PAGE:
Right now, money flows, into and out of the stock market, show huge outflows by the traditional largest stock buyers, such as institutions.
If institutions have been big sellers of listed stocks in the past, but the cash levels of funds and institutions are not rising, where have institutions been investing? These institutions have continuous money inflows, they must put it someplace.
Our work suggests that they have been investing a significant amount in Private Equity (PE). We found that there is an accelerating trend of large institutional money management firms and their clients buying into private equity (PE), which is not traded. They don’t have to worry about daily or even monthly pricing volatility. (Don’t make the mistake of comparing these investments with the stocks of the private equity firms, as those are the management companies that have much higher volatility.)
The biggest traditional stock investors, like institutions, have been selling stocks, not buying. This only measures listed stocks. The numbers show that they have sold listed stocks and bought private investments. These are recorded as “alternative investments,” but are not part of the volume of the stock market.
Now we hear that the giant Vanguard Fund group is considering a move into Private Equity. Obviously they see the shift by big investors. The talks are in the early stages and a final decision hasn’t been made.
Vanguard has $5.3 TRILLION under management, making it the second largest fund company in the world. Big money is moving out of listed stocks because of the violent, manipulated moves and into less volatile long term investments in the private area.
It is reported that in 2017 at least $2.4 TRILLION was invested in private equity (PE) compared to only $2.1 TRILLION in listed stocks.
That is amazing. Thus, institutions are trying to avoid the crazy volatility of listed stocks so they invest in privately held companies via private equity firms. That would account for the declining volume of listed stocks as the indices rise.
Furthermore, institutions indirectly lend out money to private borrowers at higher interest than offered by traditional vehicles. According to the firm Prequin in May, “fundraising for direct lending funds in the first quarter is already up 67% on 2018.”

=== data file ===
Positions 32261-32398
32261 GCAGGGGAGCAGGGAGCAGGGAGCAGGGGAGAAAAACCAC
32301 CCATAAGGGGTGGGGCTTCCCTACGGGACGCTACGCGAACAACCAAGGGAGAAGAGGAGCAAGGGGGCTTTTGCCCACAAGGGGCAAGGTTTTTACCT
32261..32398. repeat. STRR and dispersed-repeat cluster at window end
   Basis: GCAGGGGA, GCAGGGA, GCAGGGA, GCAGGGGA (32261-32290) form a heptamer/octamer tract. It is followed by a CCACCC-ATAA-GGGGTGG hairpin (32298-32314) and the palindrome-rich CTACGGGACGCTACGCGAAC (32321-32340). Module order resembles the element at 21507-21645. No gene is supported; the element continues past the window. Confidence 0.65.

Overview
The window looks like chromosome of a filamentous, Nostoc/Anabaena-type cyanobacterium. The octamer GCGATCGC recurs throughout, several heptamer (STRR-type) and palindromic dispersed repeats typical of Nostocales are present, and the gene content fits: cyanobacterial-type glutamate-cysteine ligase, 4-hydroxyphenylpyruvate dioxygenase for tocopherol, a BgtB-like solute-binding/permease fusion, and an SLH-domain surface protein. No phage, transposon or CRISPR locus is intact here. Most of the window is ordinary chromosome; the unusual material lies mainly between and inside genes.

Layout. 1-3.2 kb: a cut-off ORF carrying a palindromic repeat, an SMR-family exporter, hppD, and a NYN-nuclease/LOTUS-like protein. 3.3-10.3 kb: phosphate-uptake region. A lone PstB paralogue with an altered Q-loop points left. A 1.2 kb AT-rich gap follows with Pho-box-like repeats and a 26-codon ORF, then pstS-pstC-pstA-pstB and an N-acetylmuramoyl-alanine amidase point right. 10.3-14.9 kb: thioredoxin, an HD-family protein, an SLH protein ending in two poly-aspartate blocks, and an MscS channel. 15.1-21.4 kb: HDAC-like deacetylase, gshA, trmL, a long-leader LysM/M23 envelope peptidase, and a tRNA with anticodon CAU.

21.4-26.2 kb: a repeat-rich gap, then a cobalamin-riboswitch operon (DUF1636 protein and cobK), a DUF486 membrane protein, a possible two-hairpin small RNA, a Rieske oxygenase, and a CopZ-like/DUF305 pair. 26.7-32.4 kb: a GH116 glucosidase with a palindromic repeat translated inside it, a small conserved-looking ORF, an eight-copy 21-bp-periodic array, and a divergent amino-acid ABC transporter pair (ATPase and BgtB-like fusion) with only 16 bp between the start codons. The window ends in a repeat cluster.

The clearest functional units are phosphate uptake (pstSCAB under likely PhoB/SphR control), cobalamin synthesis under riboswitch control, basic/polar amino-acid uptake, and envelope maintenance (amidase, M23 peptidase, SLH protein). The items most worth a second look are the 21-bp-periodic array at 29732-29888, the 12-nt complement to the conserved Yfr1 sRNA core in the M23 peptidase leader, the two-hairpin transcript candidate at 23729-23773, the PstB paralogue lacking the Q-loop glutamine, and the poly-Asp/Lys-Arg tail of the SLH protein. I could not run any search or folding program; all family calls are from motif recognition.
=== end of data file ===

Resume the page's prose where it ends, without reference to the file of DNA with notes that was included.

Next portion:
But PE is illiquid. Some have lockup periods of up to 10 years. This could present a big problem some day when the investment entities need the cash. Large pension funds are an example as they have to make payouts to pensioners and are earning less than the payouts they have to make.
This could become dangerous. But the benefits of the current trend towards PE could even extend the bull market as there is less forced selling during bear markets.
The number of publicly traded companies has plunged by about 40% over the past 40 years, as have the number of companies doing IPO’s. This has consequences. Market liquidity is significantly reduced.
Look at these charts (courtesy of Fortune):
Strong declines of the stock market often produce a lot of additional selling just to raise cash in case the worst happens. When these institutions are invested in non-publicly traded stocks, that part of the problem is resolved. They don’t have to sell those. However, the lower volume also reduces liquidity in the market when they want to sell some of their public stocks.
There is no free lunch. If there is a severe bear market, where some indices decline up to 80% as in the past (1973-1974), the PE investments will also suffer greatly. The institutions won’t be able to get out. That’s a dilemma.
What are the consequences in the stock market of this change in preference by institutions?
The resulting declining volume in the stock market makes it easier to manipulate the market. The large hedge funds and algo-traders can do this. But so can the governmental entity that is charged with “producing orderly markets,” the PPT, or “Plunge Protection Team” of the US Treasury. The original mission of the PPT per an act signed by President Reagan in 1988 was to produce “an orderly stock market.”
That mission seems to have changed over the past years to that of producing a stock market rise. Therefore, the PPT can do a lot to push stocks up and prevent big declines.
But there is a limit to what the PPT can do. It can’t stop an avalanche of selling.
Looking several years into the future, could that mean that listed stocks will become a minor part of stock investing and the big institutional money will focus on private equity (PE)? Have you noticed the announcements of large private equity firms raising billions of dollars for new private equity funds? The demand is there, probably from institutions.
Furthermore, the number of stocks will shrink as smart CEO’s who have control over their firms are starting to take their companies private. The preference is in the direction of being a private company, avoiding all the regulations, the scrutiny of reporters and analysts quarter to quarter, and the volatility. Volume should continue to shrink, making the market even less liquid.
That will exacerbate the volatility, providing more opportunities to smart investors who know how to prosper in bull and bear markets alike.
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Dohmen Capital Research
Dohmen Strategies, LLC